"All my life, I've set a goal, and then I get there."
"This is Rrrrrrraybel!" Most staff members at the Dugoni School of Dentistry have at some time or other picked up their telephone to hear this cheery greeting. No question: Raybel Ramos is probably the most upbeat and friendly IT director most people will ever encounter. He loves what he does, and it shows.
Born in Cuba to a Communist family, Raybel grew up with his two sisters. His father was a colonel in the army and a lawyer. "He was one of the bearded guys in the revolution." His mother was a kindergarten teacher.
He went to the University of Havana, where at first he wanted to study to be an actor, but ended going in a more pragmatic direction, earning a degree in informatics. Fortunately, he realized that he really enjoyed programming. His first job out of college was at a large plastics firm in Cuba, where he wrote a payroll program for the HR department. Even though it was a decent job, "I realized that the system was not what I wanted."
By 1989, Raybel knew he would leave Cuba, but he wasn't able to put his plan into motion until 1995. A circuitous, arduous six-month journey eventually led him to Miami. He had family members already there who had emigrated when Fidel Castro came to power. They wanted him to stay, but he wanted to start over somewhere fresh.
Thanks to a $200 grant that covered the cost of his airplane ticket, he moved to Portland, arriving with "just $5 or $10 and a pair of jeans."
At first, he lived in an apartment shared with seven other Cuban immigrants. A local church organization helped them by paying their expenses for the first month. He had to find a job, and quickly. "I did everything. Everything you can imagine. Cleaning cars, day labor... I knew I wanted to be independent. That's been the big thing in my life."
He soon found a job at an electronics firm which hired him to solder batteries on an assembly line. To get the job, he had to take a multiple choice test. At this point, he still knew almost no English, but still managed to score 100% on the test through the same logical thinking processes he used when programming.
By the end of the first day, he knew the job was not a good fit for him. However, he had noticed that the company didn't have any kind of reporting system or processes. "I started giving ideas to people there. And right away, it started getting to the management that I was a programmer, that I had these ideas, even without having any English and my skills in computers were all Cuban!" His managers pulled him off the production line and put him to work "to see what I could do." After hours, he'd head to the library to study English. "I will never forget this guy, this big manager said to me, 'You have to write an email to me every day telling me what you did.'... He forced me to think in English... thanks to him, my writing and English are much better... that was the best way for me to learn." In less than six months, Raybel was managing the TAC (Test Analysis and Calibration) department.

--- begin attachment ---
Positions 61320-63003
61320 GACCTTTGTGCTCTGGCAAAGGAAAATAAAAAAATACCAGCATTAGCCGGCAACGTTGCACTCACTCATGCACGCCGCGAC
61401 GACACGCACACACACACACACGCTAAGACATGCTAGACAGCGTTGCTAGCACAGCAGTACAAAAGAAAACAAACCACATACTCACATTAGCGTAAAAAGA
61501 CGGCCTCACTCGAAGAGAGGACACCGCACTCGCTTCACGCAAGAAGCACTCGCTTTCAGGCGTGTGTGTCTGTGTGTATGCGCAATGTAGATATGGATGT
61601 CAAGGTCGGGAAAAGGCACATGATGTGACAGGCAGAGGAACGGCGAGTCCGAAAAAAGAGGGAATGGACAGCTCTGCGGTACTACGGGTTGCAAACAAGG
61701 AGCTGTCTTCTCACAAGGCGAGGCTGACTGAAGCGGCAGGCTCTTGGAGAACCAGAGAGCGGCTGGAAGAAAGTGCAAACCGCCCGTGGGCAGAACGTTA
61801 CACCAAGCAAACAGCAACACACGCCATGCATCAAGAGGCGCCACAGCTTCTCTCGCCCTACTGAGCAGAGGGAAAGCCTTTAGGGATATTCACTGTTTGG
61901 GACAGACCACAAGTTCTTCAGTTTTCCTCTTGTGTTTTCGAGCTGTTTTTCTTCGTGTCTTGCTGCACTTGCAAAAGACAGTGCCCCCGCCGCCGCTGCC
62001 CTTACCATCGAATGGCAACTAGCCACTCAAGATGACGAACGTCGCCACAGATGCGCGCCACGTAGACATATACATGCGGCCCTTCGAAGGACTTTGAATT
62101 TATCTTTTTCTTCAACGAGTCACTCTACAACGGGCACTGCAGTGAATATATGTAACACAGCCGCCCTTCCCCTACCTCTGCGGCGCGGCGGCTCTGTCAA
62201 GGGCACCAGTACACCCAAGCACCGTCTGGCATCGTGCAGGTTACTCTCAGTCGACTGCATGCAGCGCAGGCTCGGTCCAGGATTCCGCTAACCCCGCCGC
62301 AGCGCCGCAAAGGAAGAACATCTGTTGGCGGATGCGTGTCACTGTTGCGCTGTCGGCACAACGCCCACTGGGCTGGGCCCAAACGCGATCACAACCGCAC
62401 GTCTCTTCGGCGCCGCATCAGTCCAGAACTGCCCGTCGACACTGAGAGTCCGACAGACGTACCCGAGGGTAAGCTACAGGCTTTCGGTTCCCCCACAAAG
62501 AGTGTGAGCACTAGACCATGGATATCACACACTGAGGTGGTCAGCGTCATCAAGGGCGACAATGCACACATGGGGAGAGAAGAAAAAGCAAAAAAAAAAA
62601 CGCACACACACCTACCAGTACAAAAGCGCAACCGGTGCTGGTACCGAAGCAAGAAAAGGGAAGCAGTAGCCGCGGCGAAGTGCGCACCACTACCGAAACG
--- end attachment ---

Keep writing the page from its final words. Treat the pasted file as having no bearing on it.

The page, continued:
After four years, Raybel knew it was time to journey on. He wanted to live in an area with more opportunities for programmers. He had met his partner Paul, who was planning to relocate to the San Francisco Bay Area. Soon, the pair made their move.
Their timing could have been better. It was the late summer of 2000, the first dot-com boom had ended with a crash and companies were laying off workers. Raybel found himself competing for work against seasoned programmers with 20 years of experience. Nonetheless, he received two job offers the same day. One was from a bank, the other was from University of the Pacific. Sensing that the latter job would offer more opportunities to grow in his career, Raybel accepted the offer from Pacific and never looked back.
During his time at the dental school, Raybel has done just about everything — managing the website, writing web applications and creating databases for a variety of departments including HR. After a few years, he moved into management, launching the programming group within the IT department and later on becoming the Director of the Information Technology and Telecommunications departments. More recently, he led the implementations of a new clinic information system axiUm and the digital signage system throughout the building.
When he is not working, Raybel can be found bicycling all around the Bay. He participates in the AIDS LifeCycle Ride every year, covering 600 miles in a week to raise money in the fight against AIDS. (And he hasn't given up his love of theater.)
"I love to work here. I really like the people," says Raybel. The feeling is mutual!